Locate Finger Lakes Business Journal

From the Finger Lakes to Outer Space, Optimax is Changing How We Live and See the World

Optimax president Mike Mandina, left and CEO Rick Plympton

Optimax, a company that started in a barn in Webster, New York has grown to become the nation’s largest optical components manufacturer. And it’s getting even bigger.

Now based in the Finger Lakes community of Ontario in Wayne County, Optimax plans to double the size of its facility to 120,000 square feet and add 59 jobs to its current employee base of 300. The expansion represents a $21 million investment in the regional economy.

Founded in 1991, Optimax designs and manufactures precision optics for research and industry. Its lenses are used in medical devices, semiconductors, and aerospace and defense applications.

NASA’s Mars Rover and Pluto New Horizons programs used lenses made by Optimax (images provided by NASA)

The company is a key supplier to NASA and has supported dozens of its projects over the years. Optimax camera lenses made it possible for the Mars Rover to take its first images of Mars. And its lenses onboard NASA’s New Horizons spacecraft are helping to map the far side of Pluto.

“It’s a real joy to be able to work on programs where we’re literally helping mankind see things for the first time,” said Rick Plympton, Optimax CEO.

Creating a winning leadership team

Plympton is a Finger Lakes native who grew up in Bloomfield. He leads Optimax along with the company’s president Mike Mandina.

Optics is seemingly part of Mandina’s DNA. In 1976, one year after receiving an associate’s degree in optics technology from Monroe Community College, Mandina started optics company Cormac Industries. It was eventually sold to a California-based firm Melles Griot, and Mandina became general manager of Rochester operations. In 1984, he hired Plympton, then a student at Finger Lakes Community College, to work at Melles Griot.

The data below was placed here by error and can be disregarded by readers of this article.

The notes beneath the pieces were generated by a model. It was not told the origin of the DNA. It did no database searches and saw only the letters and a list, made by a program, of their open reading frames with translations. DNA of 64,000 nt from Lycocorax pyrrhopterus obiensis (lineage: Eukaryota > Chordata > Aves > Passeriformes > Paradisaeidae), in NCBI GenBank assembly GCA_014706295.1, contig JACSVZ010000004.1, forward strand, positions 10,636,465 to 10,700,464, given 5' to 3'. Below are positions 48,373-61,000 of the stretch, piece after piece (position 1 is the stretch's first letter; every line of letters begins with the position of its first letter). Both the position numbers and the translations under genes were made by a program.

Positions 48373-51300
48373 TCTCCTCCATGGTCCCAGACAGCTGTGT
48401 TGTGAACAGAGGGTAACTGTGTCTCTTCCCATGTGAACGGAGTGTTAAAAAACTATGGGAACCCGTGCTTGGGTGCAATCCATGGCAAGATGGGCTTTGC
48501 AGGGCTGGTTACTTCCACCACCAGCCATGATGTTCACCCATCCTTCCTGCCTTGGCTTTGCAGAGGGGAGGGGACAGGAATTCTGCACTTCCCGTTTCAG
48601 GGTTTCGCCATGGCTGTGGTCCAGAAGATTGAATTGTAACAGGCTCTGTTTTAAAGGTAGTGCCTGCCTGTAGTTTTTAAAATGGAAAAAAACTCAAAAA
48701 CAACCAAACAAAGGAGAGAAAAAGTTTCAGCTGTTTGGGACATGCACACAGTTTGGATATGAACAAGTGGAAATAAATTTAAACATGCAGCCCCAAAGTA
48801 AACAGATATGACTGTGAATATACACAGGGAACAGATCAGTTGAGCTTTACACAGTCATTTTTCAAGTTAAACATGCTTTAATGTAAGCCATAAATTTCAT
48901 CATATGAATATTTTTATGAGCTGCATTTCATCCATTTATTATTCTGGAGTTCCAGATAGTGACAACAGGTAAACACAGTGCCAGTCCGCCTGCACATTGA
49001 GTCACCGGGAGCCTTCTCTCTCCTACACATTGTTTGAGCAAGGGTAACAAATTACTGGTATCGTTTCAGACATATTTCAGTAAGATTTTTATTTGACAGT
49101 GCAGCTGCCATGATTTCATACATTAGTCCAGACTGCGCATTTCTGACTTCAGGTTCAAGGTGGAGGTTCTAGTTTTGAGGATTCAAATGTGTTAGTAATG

Mandina left the company to join then-startup Optimax in 1991, and five years later, recruited Plympton to lead marketing and sales..

With a relationship spanning 34 years, the two have formed a formidable partnership, and were recently inducted into the Rochester Business Hall of Fame.

Innovating to advance new technologies

Optimax specializes in developing prototype optics. Recently, it’s been working on lenses for virtual reality (VR) systems.

“VR technology was something people tried to develop years ago and it didn’t go anywhere,” said Plympton. “I think this time around, it’s going to take off, and it’s going to find applications in areas like entertainment and training.”

Optimax is also developing prototype optics for use in autonomous vehicles.

“These optical technologies are going to change how we live our daily lives,” he said.

Manufacturing these lenses, which can be smaller than a grain of rice and as big as a serving platter, requires advanced technology and a high level of precision.

It’s cutting-edge, but also serious, work.

“We make lenses that go into Lasik eye surgery instruments,” Plympton said, as an example. “So you can imagine that the lenses we provide have to be really, really good.”

Optimax’s commitment to innovation is reflected in its work with leading research universities, as close as the University of Rochester and as far away as the University of Arizona. It applies the latest research to maintain its competitive advantage in the industry.